Unbounce stopped publishing for two weeks in order to go back and update their old content.

Their efforts paid off with 275% more conversions from their 17 highest-traffic posts.

But, if you have a lot of content, how do you pick which posts to focus on?

That’s where Google Analytics comes in.

It can help you find your content with the best potential to perform considerably better with a relatively small amount of work.

You want to keep in mind that there’s a huge difference between page one and page two of the SERPs.

At the beginning of this post, I shared with you that the first five results get 67% of all clicks.

On the other hand, if you end up on the second page of Google, you’re going to get less than 6% of clicks.

So, what does this mean?

It means that the most worthwhile content to focus on is stuff that’s near the top of page two. If you can push it onto the first page, you can expect to see a big jump in traffic from it.

To pinpoint that content, go back to your query page in GA.

Then, click on the “advanced” option and set the “Average Position” to “Greater than 10.”



Save the results, and you’ll see all of your content that’s currently hanging out beyond page one.

Now, if you have a lot of content sitting on page two, narrow it down to the ones with the most impressions.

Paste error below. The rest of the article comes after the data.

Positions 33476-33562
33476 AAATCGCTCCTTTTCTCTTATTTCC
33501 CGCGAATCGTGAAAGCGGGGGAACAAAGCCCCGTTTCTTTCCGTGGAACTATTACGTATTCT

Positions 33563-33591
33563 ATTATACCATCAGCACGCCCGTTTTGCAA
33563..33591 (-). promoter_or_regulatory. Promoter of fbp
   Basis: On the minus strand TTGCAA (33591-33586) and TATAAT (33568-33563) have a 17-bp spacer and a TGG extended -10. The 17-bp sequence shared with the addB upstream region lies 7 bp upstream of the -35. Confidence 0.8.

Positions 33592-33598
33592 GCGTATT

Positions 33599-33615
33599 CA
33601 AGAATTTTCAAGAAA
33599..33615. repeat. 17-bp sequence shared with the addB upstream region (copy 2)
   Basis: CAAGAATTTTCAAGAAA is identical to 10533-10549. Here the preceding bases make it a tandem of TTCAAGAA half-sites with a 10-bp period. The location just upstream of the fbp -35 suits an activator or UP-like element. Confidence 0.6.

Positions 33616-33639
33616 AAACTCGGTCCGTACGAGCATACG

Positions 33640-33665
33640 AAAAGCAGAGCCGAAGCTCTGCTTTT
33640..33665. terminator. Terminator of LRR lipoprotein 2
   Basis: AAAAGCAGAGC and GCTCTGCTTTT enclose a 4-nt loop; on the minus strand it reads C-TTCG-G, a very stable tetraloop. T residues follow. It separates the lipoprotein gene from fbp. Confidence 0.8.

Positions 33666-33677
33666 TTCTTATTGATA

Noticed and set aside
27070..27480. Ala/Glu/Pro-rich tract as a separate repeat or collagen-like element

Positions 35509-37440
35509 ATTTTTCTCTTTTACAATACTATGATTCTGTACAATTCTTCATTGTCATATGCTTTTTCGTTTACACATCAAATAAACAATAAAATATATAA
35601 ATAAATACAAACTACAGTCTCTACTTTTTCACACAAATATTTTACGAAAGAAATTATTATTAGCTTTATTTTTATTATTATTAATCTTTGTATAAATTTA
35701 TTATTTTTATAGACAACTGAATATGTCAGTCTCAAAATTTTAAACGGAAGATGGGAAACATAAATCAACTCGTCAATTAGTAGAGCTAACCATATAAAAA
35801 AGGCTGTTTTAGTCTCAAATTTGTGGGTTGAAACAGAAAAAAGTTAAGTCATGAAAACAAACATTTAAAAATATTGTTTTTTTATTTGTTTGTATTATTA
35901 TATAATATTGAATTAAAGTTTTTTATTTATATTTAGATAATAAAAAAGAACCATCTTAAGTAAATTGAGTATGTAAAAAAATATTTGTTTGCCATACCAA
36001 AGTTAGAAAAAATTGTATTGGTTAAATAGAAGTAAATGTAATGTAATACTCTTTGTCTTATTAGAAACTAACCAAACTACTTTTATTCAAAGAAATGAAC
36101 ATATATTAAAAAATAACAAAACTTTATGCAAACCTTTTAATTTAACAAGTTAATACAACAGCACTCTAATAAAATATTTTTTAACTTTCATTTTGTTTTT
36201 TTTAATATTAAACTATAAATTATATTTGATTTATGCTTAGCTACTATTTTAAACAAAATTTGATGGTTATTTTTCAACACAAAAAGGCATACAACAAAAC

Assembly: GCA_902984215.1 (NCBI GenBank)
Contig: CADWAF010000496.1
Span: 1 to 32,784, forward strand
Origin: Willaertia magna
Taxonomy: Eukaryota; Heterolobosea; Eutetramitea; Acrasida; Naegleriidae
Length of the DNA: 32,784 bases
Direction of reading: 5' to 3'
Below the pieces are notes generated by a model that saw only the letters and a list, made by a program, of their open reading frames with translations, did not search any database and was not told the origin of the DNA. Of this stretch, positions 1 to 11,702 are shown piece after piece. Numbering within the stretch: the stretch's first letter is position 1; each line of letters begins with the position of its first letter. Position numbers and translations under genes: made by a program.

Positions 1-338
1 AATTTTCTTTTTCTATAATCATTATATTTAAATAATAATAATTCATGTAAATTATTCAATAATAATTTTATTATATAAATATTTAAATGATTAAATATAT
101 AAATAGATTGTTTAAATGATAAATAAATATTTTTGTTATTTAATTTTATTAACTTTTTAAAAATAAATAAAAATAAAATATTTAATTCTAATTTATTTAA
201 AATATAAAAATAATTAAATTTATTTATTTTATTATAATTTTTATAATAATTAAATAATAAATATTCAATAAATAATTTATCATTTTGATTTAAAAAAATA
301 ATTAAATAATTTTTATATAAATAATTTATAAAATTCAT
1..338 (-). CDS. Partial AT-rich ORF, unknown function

You can also pinpoint all of the potential long-tail search queries that might be sending traffic to the same page.

Now, what do you do about it?

First, refer back to the last strategy. If you have high-ranking content that naturally complements content on page two, then make sure you link the two pieces of content together.

You should also refresh the content and follow the right steps to optimize it, such as:

  • Make sure that you’ve optimized all of your content for mobile
  • Gain quality external backlinks
  • Boost engagement with social shares and comments
  • Improve your visuals


Make sure you’re targeting the top-ranking factors:



If this looks overwhelming, don’t worry. Just focus on the basic, quick wins for SEO.

After all, you’re already on page two, not page ten. That means that you’re on the right track.

Just do a little extra to get your content out of the graveyard.


3. Reduce abandonment on high-traffic pages

Site-wide bounce rates are too broad to provide any use. They’re simply vanity metrics.

Bounce rate will vary according to industries, geographies, user demographics, devise usage, and many other factors.

Bounce rates for blogs tend to be higher than for e-commerce pages.

So, how do you figure out what’s causing abandonment?

Well, you first want to focus on fixing the pages with the most traffic since they’ll have the biggest impact.

Start by pinpointing your high-ranking pages that are bringing in lots of search traffic.

Then we can identify which of those valuable pages are failing to convert your visitors into your customers.

You can do this by looking in your GA account.

In the left-hand menu, under “Behavior,” click on “Site Content” and then “All Pages.”